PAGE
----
(Reuters) – A liberal Democrat backed by Senator Bernie Sanders pulled off an upset in the Democratic primary for Florida governor yesterday, setting up a November showdown with a Republican backed by President Donald Trump.
Andrew Gillum, the mayor of Tallahassee, beat moderate Gwen Graham, a former U.S. representative and daughter of a prominent Florida politician, in a surprising victory after running as an unabashed progressive who backed “Medicare for all,” impeaching Trump and standing up to the National Rifle Association.
Gillum, 39, will face Republican U.S. Representative Ron DeSantis in November in one of the top governor’s races in the country, pitting the Democratic Party’s progressive wing against a conservative who won his primary by touting his closeness to Trump.
The race in the political battleground of Florida will be watched closely by both parties as a possible preview of the 2020 campaign, when Trump could be seeking re-election against a liberal Democrat.
Gillum, who would be the state’s first black governor, trailed in the polls through much of the race but surged in the final stages with the backing of Sanders and high-profile liberal donors like George Soros and Tom Steyer.
“We have shown the rest of the country that we can be the David in the situation where there is a Goliath,” he told supporters after his victory. “That you can be the non-millionaire, you can come from a working class family, and you can make your way to the top.”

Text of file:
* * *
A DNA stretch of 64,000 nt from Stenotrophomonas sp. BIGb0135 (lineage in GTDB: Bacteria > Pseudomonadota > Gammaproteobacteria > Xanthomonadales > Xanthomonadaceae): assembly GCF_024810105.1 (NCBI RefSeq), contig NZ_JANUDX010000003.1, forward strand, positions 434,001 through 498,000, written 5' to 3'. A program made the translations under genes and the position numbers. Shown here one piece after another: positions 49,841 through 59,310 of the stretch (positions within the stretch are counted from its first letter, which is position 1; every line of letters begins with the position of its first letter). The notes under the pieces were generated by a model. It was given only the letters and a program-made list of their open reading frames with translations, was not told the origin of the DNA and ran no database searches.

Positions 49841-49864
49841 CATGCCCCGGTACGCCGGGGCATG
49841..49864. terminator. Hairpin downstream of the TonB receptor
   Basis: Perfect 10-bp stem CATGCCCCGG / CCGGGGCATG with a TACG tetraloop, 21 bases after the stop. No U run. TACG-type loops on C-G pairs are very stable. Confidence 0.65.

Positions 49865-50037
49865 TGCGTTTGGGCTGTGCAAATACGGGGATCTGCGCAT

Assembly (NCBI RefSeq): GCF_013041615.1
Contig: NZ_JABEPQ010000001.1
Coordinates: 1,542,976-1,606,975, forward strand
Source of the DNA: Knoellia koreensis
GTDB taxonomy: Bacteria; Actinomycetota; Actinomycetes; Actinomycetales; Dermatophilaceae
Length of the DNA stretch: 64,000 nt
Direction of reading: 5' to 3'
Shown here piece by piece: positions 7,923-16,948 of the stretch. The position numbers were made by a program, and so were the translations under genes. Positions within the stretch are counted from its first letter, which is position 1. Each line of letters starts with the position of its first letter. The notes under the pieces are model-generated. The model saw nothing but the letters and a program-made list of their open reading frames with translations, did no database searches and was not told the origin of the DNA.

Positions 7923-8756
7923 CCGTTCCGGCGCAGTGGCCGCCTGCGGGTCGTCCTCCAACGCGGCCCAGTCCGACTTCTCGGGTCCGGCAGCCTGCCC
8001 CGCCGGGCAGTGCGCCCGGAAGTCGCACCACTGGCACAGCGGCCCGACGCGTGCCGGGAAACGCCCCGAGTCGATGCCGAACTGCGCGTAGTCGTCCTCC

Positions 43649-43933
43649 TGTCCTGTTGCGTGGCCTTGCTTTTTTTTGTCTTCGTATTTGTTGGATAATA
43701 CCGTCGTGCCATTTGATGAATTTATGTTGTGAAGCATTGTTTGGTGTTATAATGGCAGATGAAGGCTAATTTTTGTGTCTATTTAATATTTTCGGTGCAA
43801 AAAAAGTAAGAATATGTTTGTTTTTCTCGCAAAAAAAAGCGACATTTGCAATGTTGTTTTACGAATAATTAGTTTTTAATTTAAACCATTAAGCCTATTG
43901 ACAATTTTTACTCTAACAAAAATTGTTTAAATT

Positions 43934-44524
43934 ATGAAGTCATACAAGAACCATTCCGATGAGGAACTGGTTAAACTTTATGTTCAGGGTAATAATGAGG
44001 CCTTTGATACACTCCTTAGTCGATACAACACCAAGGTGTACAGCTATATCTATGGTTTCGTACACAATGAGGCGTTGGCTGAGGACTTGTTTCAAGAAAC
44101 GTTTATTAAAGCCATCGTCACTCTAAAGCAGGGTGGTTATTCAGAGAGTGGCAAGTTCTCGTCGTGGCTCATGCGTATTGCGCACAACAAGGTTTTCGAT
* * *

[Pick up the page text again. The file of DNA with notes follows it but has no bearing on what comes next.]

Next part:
The conservative DeSantis easily won the Republican primary by highlighting his enthusiastic loyalty to Trump. DeSantis, who was endorsed by Trump, beat state Agriculture Commissioner Adam Putnam.
“I am not always the most popular guy in D.C., but I did have support from someone in Washington. If you walk down Pennsylvania Avenue, he lives in the White House with the pillars in front of it,” DeSantis told supporters after his win, noting he had spoken to Trump.
Florida also will host one of the country’s top U.S. Senate races between term-limited Republican Governor Rick Scott, who won the Senate nomination against token opposition, and incumbent Democrat Bill Nelson. Nelson ran unopposed for the nomination.
Voters in Arizona were also picking candidates for the November elections, when Democrats will try to pick up 23 seats in the U.S. House of Representatives and two seats in the Senate to gain majorities and slam the brakes on Trump’s legislative agenda.
Republican establishment favorite U.S. Representative Martha McSally has led consistently in opinion polls over former state Senator Kelli Ward and former Maricopa County Sheriff Joe Arpaio in a three-way battle to prove which candidate is most loyal to Trump, who won Arizona by 4 percentage points in 2016.
The contest could be critical to the balance of power in the Senate in November. The Arizona seat of retiring Republican Jeff Flake, a Trump critic, is considered one of the two top takeover targets for Democrats, along with Nevada.
McSally is seen as a stronger general election candidate than either Ward or Arpaio, both hard-line conservatives. McSally has already launched advertising aimed at her likely Democratic opponent in November, U.S. Representative Kyrsten Sinema.
The primaries in Arizona and Florida on Tuesday are the last big day of state primaries before November’s elections. After Tuesday’s primaries, only five states remain to pick candidates before full attention turns to the November election, when all 435 House seats and 35 of the 100 Senate seats will be at stake.